When the U.S. Supreme Court hears oral arguments next week about the constitutionality of the 2010 health care reform law, the most controversial element the justices will consider is the imposition of a financial penalty on people who decline to buy insurance.
The court's decision, which will likely arrive with the presidential campaign in full swing, could uphold the act, remove only the individual mandate to purchase health insurance, or strike down the entire law. Before the justices rule, it's worth considering how, or even whether, the insurance market for individuals would function without the mandate.
The individual mandate was included to prod the healthiest segments of the uninsured population to get medical coverage. Without the penalty, supporters worry that many people wouldn't buy insurance until they are very sick and faced with hefty hospital bills, driving the premiums up.
Smaller pools raise costs
This explains why insurance plans sold in states such as New York, which already requires insurance companies to offer coverage to everyone with strict limits on premiums, cost more than plans sold in other states.
Analyses from the Congressional Budget Office, the RAND Corporation and others have shown that average premiums on the state insurance exchanges would be 10%-20% higher or more if the individual mandate were not part of the law. But does that mean you would pay 10% more? No. Our analysis shows that the premium for any individual would rise only by about 2%.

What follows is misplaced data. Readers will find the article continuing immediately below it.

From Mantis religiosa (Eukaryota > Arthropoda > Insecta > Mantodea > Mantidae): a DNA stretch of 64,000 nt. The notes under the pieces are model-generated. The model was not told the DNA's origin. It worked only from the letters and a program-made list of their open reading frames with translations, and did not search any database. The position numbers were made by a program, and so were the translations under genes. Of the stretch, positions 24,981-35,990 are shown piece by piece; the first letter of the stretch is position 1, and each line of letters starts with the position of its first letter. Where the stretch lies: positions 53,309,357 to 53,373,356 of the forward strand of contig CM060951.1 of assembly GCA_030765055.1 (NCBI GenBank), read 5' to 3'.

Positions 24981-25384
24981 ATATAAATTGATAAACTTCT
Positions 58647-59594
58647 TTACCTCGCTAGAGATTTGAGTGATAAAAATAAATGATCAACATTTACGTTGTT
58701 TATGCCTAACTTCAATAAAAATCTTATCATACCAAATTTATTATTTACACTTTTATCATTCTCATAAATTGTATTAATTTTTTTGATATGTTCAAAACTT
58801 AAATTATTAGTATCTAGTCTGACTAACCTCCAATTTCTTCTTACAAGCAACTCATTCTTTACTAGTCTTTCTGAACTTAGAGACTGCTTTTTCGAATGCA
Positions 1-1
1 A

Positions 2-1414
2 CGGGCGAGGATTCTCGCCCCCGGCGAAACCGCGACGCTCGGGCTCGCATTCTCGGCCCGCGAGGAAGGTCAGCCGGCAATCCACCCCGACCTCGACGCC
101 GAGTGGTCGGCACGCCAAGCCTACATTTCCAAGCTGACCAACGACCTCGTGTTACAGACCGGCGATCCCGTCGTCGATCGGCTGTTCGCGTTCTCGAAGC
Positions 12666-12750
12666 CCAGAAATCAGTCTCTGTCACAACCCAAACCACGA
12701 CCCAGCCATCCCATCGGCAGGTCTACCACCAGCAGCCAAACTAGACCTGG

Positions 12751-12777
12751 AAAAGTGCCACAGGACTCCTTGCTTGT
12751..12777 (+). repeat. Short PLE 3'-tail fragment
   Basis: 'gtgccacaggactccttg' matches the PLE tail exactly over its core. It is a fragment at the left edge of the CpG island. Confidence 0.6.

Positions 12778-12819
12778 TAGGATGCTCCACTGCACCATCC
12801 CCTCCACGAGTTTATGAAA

How can that be?
It's because of a shift in who is expected to purchase coverage. Without the mandate, some younger people would decide not to buy coverage. That raises the average age in the insurance exchanges. Because premiums increase with age, the average premium will rise along with the average age.
Our computer model, RAND Compare, was devised to take what is known about the health care system and predict what happens if you change components. An estimated 27 million people, our model shows, would get coverage if the act remained intact.
If the individual mandate is removed, that number would fall to 15 million. The 12 million people who would choose not to buy insurance if the mandate were repealed would be younger, on average, than those who do, but the young and healthy would not abandon coverage en masse.
Why do we think there will not be a total exodus? There are two primary reasons. First, the act offers generous subsidies to help low-income people purchase coverage, and younger people tend to have lower incomes. Second, the act allows premiums to vary by age. (A 64-year-old will pay as much as three times more than a 19-year-old.)
So if the individual mandate were ruled unconstitutional, subsidies and the age structure of premiums should keep enough healthy people in the insurance exchanges to prevent huge spikes in premiums.
If the Supreme Court struck down the individual mandate, it is likely that there would be millions of additional people without insurance. The government would wind up spending more money to insure fewer people, decreasing the efficiency of health care reform. But the premiums individuals pay would not likely spiral out of control, and the law would remain tenable.
Carter Price is a mathematician and Christine Eibner is an economist at the RAND Corporation, a non-profit, non-partisan research organization.
This commentary originally appeared in USA Today on March 21, 2012.